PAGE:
A tray of muffins in the work meeting. That tub of ice cream that stares you down every time you open the freezer. There’s nothing wrong with treating yourself once in a while - but with the insane amount of temptations most of us face on any given day, indulging in them all would mean you'd constantly be shopping for a bigger pair of trackpants.
Proof: women who report being plagued by cravings tend to have higher body mass indexes, finds a recent Appetite study. And while you can't necessarily control how often a sweet (or salty) treat makes your mouth water, you can determine whether or not you actually eat it. Check out these five surprising tactics to curb your cravings morning, noon and night.
Your early-morning temptation
You lock eyes with a giant croissant in the pastry case while ordering your coffee.
Your tactic: It's tough to just not think about the buttery treat that's staring you in the face...unless you think about something better, that is. Since cravings tug at your sense of sight and smell, you can actually distract yourself by thinking of a pleasing image or aroma, finds Australian research published in Current Directions in Psychological Science.
Your mid-morning temptation
Your boss throws a last-minute project your way, and the pressure has you reaching for jar of biscuits in the tea room.
Your tactic: Most of us think that we gravitate towards comfort foods when we're stressed, but what we really resort to are habits, since stress eats up the brainpower you'd normally use to make healthier choices, says psychologist Dr Wendy Wood. In one study, Wood found that participants who habitually nibbled on healthier fare in response to stress tended to fall back on those behaviours (instead of eating junk) when the going got tough. So start forming a healthier stress-eating habit, like eating a single square of dark chocolate.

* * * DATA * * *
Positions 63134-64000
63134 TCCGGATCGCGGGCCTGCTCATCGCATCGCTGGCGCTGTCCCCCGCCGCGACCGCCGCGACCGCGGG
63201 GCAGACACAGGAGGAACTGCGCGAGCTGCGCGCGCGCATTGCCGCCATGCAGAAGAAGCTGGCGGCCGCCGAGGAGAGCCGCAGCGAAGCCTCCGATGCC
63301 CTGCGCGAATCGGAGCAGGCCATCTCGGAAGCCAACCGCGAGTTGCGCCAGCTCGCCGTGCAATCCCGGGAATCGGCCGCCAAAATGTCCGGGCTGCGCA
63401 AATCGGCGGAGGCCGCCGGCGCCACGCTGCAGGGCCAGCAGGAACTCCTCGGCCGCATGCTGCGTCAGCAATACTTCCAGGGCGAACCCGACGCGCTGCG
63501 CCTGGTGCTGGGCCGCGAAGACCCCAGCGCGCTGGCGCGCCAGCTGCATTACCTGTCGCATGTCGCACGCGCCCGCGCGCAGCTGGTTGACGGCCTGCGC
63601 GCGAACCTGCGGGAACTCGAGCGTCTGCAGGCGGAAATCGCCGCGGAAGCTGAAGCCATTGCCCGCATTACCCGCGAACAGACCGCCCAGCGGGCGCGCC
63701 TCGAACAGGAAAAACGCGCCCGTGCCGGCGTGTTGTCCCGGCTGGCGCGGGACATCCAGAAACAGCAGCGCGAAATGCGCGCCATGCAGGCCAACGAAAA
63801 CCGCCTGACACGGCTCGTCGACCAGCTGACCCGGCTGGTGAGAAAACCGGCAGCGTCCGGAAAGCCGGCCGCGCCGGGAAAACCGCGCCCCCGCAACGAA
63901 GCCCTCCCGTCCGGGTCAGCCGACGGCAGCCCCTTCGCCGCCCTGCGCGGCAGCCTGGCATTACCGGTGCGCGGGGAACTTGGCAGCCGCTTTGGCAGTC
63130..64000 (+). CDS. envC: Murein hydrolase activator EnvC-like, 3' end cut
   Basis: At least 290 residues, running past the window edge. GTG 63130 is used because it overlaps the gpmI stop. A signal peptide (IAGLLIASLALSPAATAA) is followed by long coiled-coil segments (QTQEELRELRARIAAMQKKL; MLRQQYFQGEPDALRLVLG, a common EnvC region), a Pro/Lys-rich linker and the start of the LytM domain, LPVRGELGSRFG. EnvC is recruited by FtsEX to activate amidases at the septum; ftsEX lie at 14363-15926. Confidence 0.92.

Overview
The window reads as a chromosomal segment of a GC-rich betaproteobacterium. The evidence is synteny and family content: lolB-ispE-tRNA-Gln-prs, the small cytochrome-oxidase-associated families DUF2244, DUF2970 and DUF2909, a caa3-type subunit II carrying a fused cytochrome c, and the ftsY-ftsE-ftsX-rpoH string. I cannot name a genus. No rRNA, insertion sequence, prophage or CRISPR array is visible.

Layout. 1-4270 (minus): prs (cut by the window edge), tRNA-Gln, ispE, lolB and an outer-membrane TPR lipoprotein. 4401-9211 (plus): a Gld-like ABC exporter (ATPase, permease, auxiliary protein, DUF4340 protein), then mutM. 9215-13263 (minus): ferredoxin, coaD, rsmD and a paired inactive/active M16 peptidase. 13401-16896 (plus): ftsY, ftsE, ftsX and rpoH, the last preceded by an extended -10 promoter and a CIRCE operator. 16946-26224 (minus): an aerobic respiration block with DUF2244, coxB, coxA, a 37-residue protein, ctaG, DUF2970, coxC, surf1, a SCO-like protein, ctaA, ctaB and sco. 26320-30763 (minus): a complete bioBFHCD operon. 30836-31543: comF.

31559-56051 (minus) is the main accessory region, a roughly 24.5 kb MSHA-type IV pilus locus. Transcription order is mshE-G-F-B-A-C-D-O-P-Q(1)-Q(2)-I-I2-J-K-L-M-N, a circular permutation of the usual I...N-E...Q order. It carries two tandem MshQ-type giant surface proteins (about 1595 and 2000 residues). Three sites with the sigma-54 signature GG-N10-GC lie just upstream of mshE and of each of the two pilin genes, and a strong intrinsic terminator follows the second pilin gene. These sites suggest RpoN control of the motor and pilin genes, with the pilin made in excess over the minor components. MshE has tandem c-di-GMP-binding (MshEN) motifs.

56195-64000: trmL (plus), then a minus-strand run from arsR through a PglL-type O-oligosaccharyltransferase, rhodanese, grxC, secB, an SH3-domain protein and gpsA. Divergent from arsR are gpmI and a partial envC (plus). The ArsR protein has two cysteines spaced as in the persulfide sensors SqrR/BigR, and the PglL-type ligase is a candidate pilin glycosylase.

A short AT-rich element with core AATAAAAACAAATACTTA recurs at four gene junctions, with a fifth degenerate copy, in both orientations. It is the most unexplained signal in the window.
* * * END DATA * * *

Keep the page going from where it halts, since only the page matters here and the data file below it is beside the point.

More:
Your post-lunch temptation
You sip on a diet soft drink to perk up - and find yourself desperately wanting a chocolate bar.
Your tactic: It might sound bonkers, but try a small amount of something with real sugar (like a handful of dried fruit) instead. When your brain senses that you ate or drank something sweet, it expects kilojoules to follow. And when that payoff doesn't happen (like after downing a can of diet soft drink) you'll likely be fuelled to keep eating, says a review published in the Yale Journal of Biology and Medicine.
Your after-dinner temptation
Everyone wants to go out for ice cream.
Your tactic: Change the way you say no. When health-minded participants in a recent study published in the Journal of Consumer Research were asked to choose between chocolate or a more wholesome granola bar, those who said 'I don't eat chocolate,' were more likely to opt for the granola bar than those who said 'I can't eat chocolate.' It's a tiny twist in phrasing - but one that can lead to big psychological payoffs. "It's about decisions and prioritising wants," Stoler says.
Your before-bed temptation
You're up late watching a movie, and suddenly need chips. Lots of chips.
Your tactic: Get thee to bed. Your body is actually wired to crave high-calorie stuff after 8pm - making it even harder than usual to fight the urge to chow down, finds a small study published in the Obesity. You'll be doing yourself a favour to help cope with tomorrow's cravings, too: Sleep deprivation actually impairs the part of your brain that's responsible for making complex decisions while powering up the area that responds to rewards, says a recent Nature Communications study. In other words, you'll have less trouble remembering why cupcakes for breakfast isn't a fantastic idea.